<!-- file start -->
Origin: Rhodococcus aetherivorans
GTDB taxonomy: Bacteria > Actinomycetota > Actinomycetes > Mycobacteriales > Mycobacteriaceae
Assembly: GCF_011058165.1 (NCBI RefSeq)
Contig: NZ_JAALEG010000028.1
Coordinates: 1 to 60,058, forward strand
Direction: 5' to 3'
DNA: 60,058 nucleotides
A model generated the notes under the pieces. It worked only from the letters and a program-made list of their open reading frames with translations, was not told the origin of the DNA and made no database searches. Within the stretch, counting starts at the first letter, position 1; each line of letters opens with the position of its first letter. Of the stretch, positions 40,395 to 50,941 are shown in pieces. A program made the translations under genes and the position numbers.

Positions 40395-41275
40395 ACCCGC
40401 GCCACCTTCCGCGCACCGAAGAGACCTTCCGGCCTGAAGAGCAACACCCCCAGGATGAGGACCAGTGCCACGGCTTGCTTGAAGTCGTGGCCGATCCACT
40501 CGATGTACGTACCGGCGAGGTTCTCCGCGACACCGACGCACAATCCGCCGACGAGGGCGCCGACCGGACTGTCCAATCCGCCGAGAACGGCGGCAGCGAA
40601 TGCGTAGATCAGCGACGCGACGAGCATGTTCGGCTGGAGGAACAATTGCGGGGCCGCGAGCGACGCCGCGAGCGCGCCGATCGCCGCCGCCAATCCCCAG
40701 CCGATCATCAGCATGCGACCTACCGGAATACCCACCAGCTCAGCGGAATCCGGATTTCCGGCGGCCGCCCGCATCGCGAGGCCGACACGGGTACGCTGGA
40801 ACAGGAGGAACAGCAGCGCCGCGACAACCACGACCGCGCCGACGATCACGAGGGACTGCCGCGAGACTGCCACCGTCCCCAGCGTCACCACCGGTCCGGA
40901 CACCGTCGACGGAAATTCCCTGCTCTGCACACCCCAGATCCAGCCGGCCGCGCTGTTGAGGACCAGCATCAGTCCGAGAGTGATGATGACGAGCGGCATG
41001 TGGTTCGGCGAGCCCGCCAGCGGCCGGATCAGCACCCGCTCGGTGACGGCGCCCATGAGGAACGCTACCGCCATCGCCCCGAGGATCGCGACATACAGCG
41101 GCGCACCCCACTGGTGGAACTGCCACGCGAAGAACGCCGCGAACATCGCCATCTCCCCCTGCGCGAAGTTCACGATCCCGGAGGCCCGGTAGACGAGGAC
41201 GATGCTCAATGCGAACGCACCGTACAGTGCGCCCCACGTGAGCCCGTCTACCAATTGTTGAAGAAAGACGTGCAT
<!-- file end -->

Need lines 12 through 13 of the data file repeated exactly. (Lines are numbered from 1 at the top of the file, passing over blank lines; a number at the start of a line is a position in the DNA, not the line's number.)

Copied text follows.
40501 CGATGTACGTACCGGCGAGGTTCTCCGCGACACCGACGCACAATCCGCCGACGAGGGCGCCGACCGGACTGTCCAATCCGCCGAGAACGGCGGCAGCGAA
40601 TGCGTAGATCAGCGACGCGACGAGCATGTTCGGCTGGAGGAACAATTGCGGGGCCGCGAGCGACGCCGCGAGCGCGCCGATCGCCGCCGCCAATCCCCAG